on the number of people sentenced to prison from each county in the state.
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county-level information is not available. Vera researchers sought to address this gap by
developing a dataset using the available federally-collected data.
Vera’s Incarceration Trends project uses data collected by the U.S. Department of Justice
Bureau of Justice Statistics (BJS): The BJS Census of Jails, which covers all jails and is
conducted every five to eight years, and the Annual Survey of Jails, which covers about
one-third of jails—and includes nearly all of the largest jails—has been conducted in
non-census years since 1985.2 Vera researchers merge this data at the county-level, from
every year it is collected, enabling one to analyze local-level change over time and
explore the origins and growth of mass incarceration in the United States.
This technical report details the methodology used to create the Incarceration Trends
dataset and reviews the sources and data processing techniques. It concludes with a
discussion of the limitations of the data and the opportunities for future research this new
resource provides.

Data Sources and Methods
The information Vera researchers collected centers on inmate population data from the
BJS Census of Jails and Annual Survey of Jails.3 Annual demographic data for county

Data collections used: Annual Survey of Jails, 2014 (ICPSR 36274); Annual Survey of Jails,
2013 (ICPSR 35517); Annual Survey of Jails: Jail-Level Data, 2012 (ICPSR 34884); Annual Survey of
Jails: Jail-Level Data, 2011 (ICPSR 33722); Annual Survey of Jails: Jail-Level Data, 2010 (ICPSR 31261);
Annual Survey of Jails: Jail-Level Data, 2009 (ICPSR 29081); Annual Survey of Jails: Jail-Level Data,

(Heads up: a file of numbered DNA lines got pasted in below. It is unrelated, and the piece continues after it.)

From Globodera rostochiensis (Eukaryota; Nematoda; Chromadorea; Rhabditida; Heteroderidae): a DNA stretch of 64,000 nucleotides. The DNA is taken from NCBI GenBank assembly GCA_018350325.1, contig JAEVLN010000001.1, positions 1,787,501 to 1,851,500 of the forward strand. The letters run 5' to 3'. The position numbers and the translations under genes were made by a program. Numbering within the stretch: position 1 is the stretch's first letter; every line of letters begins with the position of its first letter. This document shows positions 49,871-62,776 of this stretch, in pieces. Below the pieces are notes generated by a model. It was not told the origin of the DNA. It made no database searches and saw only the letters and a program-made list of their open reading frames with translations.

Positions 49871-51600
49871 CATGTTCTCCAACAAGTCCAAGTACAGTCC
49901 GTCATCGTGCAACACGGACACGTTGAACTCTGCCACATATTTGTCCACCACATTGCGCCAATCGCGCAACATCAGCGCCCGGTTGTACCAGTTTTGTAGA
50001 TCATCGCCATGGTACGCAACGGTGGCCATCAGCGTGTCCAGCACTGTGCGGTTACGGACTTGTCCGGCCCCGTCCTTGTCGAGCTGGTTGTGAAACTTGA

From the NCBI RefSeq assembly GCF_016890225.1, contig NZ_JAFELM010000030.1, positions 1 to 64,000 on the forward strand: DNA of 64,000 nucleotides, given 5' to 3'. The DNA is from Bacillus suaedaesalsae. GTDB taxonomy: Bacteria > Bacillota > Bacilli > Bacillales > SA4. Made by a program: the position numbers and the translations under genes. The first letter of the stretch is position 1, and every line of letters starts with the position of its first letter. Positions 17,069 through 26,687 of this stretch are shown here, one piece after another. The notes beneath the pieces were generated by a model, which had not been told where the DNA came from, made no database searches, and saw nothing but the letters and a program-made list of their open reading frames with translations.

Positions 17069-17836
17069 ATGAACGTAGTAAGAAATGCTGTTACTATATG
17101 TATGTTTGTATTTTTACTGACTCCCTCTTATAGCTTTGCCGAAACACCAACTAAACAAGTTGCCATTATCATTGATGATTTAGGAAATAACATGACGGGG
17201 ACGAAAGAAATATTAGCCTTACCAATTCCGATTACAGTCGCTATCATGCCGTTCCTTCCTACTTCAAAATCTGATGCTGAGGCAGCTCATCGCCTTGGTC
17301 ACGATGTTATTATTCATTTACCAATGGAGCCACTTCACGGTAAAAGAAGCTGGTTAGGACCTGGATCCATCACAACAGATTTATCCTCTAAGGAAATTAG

2008 (ICPSR 28281); Annual Survey of Jails: Individual Reporting-Level Data, 2007 (ICPSR 24641);
Annual Survey of Jails: Jurisdiction-Level Data, 2006 (ICPSR 20368); Census of Jail Inmates: IndividualLevel Data, 2005 (ICPSR 20367); Annual Survey of Jails: Jurisdiction-Level Data, 2004 (ICPSR 20200);
Annual Survey of Jails: Jurisdiction-Level Data, 2003 (ICPSR 4635); Annual Survey of Jails: JurisdictionLevel Data, 2002 (ICPSR 4428); Annual Survey of Jails: Jurisdiction-Level Data, 2001 (ICPSR 3883);
Annual Survey of Jails: Jurisdiction-Level Data, 2000 (ICPSR 3882); National Jail Census, 1999 (ICPSR
3318); Annual Survey of Jails: Jurisdiction-Level Data, 1998 (ICPSR 2682); Annual Survey of Jails:
Jurisdiction-Level Data, 1997 (ICPSR 2313); Annual Survey of Jails: Jurisdiction-Level Data,
1996 (ICPSR 6856); Annual Survey of Jails: Jurisdiction-Level Data, 1995 (ICPSR 6784); Annual Survey
of Jails: Jurisdiction-Level Data, 1994 (ICPSR 6538); National Jail Census, 1993 (ICPSR 6648); Annual
Survey of Jails: Jurisdiction-Level and Jail-Level Data, 1992 (ICPSR 6395); Annual Survey of Jails:
Jurisdiction-Level and Jail-Level Data, 1991 (ICPSR 6511); Annual Survey of Jails: Jurisdiction-Level
Data, 1990 (ICPSR 9569); Annual Survey of Jails: Jurisdiction-Level Data, 1989 (ICPSR 9373); National
Jail Census, 1988 (ICPSR 9256); Annual Survey of Jails: Jurisdiction-Level Data, 1987 (ICPSR 9074);
National Survey of Jails: Jurisdiction-Level and Jail-Level Data, 1986 (ICPSR 8871); Annual Survey of
Jails: Jurisdiction-level and Jail-level Data, 1985 (ICPSR 8687); National Jail Census, 1983 (ICPSR 8203);
National Jail Census, 1978 (ICPSR 7737); National Jail Census, 1972 (ICPSR 7638); and, finally, National